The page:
Alexander Lukashenko Wins Fifth Presidential Term in Belarus

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Image: Belarusian President Alexander Lukashenko
Belarusian President Alexander Lukashenko talks to reporters after casting his ballot at a polling station in Minsk on October 11, 2015.TATYANA ZENKOVICH / EPA

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MINSK, Belarus — President Alexander Lukashenko won a fifth term in office by a landslide on Sunday, but he said anything less than 80 percent of the vote would be a sign that his support was slipping.

While no reliable independent exit polls were conducted, the state sociology institute said its survey suggested Lukashenko would get 83 percent of the vote. The Belarusian opposition boycotted the election.

Lukashenko's re-election five years ago led to mass protests and the imprisonment of leading opposition figures, but support for his 20-year-old regime has risen since he cast himself as a guarantor of stability in the face of an economic crisis and a pro-Russian separatist conflict in neighboring Ukraine.

Image: Alexander Lukashenko
Belarusian President Alexander Lukashenko after voting in Minsk on Sunday.Sergei Grits / AP

The West has long ostracized Lukashenko's Belarus, described in 2005 by Secretary of State Condoleezza Rice as "Europe's last dictatorship," over its human-rights record and clamp-down on political dissent. It has imposed economic sanctions on some Belarusian officials and companies.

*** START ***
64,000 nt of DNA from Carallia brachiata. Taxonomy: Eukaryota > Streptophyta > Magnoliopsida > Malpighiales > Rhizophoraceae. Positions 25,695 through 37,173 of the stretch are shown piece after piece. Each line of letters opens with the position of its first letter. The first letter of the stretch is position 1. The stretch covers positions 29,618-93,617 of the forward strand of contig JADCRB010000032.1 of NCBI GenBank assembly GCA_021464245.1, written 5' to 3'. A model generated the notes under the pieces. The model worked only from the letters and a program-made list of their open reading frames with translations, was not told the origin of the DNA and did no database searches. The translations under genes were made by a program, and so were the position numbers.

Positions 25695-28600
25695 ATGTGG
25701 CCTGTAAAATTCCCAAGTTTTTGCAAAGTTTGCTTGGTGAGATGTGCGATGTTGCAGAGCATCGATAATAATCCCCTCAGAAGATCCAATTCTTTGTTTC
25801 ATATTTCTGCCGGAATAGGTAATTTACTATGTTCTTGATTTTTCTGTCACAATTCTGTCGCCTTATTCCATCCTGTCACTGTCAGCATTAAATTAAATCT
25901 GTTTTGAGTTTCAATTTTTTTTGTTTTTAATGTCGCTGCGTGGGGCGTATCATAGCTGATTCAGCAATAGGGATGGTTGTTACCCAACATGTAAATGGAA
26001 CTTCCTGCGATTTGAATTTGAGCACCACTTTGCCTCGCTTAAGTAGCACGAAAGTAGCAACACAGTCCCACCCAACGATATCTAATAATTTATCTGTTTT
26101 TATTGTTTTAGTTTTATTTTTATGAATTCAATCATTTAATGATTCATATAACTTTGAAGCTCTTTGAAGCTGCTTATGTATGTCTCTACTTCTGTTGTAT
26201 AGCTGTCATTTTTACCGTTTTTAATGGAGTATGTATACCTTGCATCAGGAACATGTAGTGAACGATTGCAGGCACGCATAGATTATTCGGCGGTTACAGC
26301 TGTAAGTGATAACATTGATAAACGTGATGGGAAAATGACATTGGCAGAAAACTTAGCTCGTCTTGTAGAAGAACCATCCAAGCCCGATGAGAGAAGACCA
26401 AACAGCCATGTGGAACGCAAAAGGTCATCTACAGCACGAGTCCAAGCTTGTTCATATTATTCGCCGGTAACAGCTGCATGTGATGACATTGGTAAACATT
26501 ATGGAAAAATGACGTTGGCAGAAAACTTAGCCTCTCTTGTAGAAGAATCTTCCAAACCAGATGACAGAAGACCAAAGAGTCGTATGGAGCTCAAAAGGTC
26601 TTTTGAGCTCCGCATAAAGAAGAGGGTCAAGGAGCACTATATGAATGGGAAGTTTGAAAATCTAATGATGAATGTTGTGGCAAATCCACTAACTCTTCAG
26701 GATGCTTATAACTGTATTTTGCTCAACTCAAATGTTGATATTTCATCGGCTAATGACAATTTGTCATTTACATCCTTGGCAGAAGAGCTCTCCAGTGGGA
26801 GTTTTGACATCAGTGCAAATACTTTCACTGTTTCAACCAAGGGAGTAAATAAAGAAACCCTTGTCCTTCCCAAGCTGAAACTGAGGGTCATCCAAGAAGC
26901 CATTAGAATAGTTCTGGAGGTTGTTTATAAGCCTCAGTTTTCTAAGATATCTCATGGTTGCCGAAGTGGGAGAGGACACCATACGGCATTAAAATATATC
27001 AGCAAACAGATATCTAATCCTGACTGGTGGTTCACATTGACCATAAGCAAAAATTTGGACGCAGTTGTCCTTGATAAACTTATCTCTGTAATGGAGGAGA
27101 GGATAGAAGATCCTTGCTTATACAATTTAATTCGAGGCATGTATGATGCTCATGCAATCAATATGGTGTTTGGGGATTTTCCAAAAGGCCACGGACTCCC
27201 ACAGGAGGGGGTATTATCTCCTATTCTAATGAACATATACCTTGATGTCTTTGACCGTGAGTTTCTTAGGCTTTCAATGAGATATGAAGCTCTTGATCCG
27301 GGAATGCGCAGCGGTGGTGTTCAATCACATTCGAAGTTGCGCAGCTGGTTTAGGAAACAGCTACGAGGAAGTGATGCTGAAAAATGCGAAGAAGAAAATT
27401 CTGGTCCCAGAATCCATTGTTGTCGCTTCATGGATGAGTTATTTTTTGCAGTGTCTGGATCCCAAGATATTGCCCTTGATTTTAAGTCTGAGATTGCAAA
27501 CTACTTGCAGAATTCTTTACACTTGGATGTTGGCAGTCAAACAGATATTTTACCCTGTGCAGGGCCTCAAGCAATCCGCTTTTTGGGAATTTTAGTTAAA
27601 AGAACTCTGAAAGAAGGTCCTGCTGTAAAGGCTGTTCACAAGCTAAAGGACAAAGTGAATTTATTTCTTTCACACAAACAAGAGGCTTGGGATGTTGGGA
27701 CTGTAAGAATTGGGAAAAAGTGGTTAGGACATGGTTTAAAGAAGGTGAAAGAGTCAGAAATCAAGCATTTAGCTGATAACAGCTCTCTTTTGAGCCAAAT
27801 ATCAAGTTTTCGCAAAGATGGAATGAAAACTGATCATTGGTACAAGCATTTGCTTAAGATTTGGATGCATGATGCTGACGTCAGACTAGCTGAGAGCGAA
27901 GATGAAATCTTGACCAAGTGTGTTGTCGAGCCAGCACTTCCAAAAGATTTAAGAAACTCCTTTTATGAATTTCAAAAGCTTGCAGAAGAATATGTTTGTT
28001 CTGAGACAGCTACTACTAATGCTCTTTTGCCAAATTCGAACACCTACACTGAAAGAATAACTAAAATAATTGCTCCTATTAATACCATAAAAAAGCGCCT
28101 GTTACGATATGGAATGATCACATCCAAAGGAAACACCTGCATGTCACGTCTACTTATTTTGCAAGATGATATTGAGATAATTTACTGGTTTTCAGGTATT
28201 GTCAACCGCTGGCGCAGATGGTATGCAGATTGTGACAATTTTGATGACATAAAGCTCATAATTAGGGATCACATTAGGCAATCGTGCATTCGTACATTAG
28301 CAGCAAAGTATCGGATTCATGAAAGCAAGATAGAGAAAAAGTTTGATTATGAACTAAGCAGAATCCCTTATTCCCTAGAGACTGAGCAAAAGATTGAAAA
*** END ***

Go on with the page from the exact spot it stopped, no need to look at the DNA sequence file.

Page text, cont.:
On Friday, a European Union official said the EU may suspend its sanctions on Belarus.

Lukashenko said it would be a bad sign if he received fewer votes than during the last election in 2010, when he won 79.65 percent.

"That would mean that people were beginning to move away and were dissatisfied with some of my policies," the 61-year-old president said after voting in Minsk, the Belarusian capital.

Observers from the Organization for Security and Cooperation in Europe said Monday that the presidential vote fell short of the country's democratic commitments.

Kent Harstedt, who is responsible for leading the OSCE's observer mission in Belarus, told reporters that observers were disappointed by shortcomings during the counting.

Svetlana Alexievich, a Belarusian writer who was awarded the Nobel Literature Prize last week, was among those critical of the election.

"For Lukashenko it's not important how we vote," she said at a news conference in Berlin on Saturday. "As Stalin said, 'it's not important how they vote but who counts the vote.'"

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